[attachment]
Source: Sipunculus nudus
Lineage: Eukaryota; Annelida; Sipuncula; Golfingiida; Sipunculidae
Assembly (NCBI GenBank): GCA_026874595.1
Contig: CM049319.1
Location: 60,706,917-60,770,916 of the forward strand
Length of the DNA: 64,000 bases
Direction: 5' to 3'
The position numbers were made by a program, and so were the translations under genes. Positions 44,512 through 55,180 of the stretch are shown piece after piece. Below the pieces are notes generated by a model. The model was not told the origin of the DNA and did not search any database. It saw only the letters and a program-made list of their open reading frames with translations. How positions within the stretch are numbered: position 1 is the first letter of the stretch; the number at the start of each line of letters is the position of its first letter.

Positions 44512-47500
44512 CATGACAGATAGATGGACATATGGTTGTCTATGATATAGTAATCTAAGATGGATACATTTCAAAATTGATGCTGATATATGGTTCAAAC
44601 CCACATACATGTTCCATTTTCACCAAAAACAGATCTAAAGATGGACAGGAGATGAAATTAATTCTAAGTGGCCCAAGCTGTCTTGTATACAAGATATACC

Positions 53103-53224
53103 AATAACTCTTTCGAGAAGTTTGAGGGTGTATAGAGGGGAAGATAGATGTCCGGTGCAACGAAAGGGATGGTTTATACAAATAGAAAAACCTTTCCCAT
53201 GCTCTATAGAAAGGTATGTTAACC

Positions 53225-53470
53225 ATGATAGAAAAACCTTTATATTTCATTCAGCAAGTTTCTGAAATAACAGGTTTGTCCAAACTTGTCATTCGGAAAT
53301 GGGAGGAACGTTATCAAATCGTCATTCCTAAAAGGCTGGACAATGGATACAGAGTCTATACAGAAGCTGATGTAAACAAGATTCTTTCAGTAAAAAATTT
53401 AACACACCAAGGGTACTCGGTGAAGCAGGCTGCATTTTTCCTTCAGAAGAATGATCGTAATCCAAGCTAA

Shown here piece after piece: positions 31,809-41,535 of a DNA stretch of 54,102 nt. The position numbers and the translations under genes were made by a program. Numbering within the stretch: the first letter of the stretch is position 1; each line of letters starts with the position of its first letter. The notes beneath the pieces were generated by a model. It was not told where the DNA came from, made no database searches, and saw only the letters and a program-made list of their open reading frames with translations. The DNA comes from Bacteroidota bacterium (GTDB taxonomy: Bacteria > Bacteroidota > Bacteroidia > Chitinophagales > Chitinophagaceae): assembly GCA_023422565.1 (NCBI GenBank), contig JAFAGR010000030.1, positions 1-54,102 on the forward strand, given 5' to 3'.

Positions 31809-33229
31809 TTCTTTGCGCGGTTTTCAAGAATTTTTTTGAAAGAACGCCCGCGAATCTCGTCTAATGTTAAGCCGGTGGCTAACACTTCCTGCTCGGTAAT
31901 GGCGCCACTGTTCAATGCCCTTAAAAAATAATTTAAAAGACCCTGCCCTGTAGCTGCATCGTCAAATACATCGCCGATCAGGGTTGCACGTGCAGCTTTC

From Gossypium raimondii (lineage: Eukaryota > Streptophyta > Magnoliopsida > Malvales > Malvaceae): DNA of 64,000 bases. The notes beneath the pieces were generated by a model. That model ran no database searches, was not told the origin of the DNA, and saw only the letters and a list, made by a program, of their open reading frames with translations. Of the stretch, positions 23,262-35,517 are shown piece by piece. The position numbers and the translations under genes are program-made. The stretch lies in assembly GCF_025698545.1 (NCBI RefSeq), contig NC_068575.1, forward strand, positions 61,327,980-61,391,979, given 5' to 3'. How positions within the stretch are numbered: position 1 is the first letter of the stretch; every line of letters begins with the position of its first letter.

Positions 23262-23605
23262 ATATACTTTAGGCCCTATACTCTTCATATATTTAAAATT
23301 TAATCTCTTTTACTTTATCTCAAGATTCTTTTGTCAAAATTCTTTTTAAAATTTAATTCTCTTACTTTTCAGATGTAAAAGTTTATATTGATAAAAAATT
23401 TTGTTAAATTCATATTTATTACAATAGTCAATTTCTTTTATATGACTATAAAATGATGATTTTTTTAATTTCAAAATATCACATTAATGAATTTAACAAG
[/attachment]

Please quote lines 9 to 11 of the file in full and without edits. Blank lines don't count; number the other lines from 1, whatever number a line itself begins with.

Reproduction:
Positions 44512-47500
44512 CATGACAGATAGATGGACATATGGTTGTCTATGATATAGTAATCTAAGATGGATACATTTCAAAATTGATGCTGATATATGGTTCAAAC
44601 CCACATACATGTTCCATTTTCACCAAAAACAGATCTAAAGATGGACAGGAGATGAAATTAATTCTAAGTGGCCCAAGCTGTCTTGTATACAAGATATACC